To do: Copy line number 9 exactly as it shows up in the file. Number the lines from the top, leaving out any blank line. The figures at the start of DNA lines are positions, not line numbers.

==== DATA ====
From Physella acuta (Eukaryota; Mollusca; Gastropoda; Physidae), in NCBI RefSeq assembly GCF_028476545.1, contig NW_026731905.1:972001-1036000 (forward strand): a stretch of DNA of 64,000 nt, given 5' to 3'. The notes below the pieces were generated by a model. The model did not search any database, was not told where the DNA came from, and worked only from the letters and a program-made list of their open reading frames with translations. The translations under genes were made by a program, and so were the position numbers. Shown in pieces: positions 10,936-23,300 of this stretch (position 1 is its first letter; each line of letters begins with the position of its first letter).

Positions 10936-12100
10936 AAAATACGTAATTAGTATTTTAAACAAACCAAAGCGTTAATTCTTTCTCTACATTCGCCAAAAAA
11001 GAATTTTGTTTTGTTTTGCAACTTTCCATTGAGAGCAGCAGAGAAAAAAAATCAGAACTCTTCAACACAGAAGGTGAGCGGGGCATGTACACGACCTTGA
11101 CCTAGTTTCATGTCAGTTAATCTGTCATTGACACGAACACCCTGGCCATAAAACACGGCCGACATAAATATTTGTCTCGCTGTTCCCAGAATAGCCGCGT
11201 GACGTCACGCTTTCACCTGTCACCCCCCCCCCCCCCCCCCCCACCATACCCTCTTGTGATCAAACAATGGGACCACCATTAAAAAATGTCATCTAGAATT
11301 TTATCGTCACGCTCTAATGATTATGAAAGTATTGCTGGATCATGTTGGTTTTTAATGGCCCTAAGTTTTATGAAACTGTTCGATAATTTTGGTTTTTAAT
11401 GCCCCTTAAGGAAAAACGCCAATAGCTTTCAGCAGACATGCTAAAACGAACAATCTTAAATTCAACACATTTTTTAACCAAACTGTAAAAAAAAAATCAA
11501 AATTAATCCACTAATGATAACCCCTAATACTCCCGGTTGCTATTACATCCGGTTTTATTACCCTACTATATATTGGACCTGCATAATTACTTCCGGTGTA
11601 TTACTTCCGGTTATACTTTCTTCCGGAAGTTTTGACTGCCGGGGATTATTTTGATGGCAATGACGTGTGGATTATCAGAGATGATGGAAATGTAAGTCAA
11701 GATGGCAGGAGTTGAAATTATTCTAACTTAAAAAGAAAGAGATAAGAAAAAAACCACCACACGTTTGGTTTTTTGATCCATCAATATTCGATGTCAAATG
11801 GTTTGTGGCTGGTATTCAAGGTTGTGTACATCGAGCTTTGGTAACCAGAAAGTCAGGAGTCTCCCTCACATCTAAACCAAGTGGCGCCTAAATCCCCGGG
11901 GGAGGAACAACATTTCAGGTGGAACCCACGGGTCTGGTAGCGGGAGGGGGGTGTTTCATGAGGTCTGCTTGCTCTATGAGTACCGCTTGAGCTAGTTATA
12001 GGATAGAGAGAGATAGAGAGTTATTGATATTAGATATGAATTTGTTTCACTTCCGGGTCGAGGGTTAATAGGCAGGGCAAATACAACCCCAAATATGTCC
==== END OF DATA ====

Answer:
11501 AATTAATCCACTAATGATAACCCCTAATACTCCCGGTTGCTATTACATCCGGTTTTATTACCCTACTATATATTGGACCTGCATAATTACTTCCGGTGTA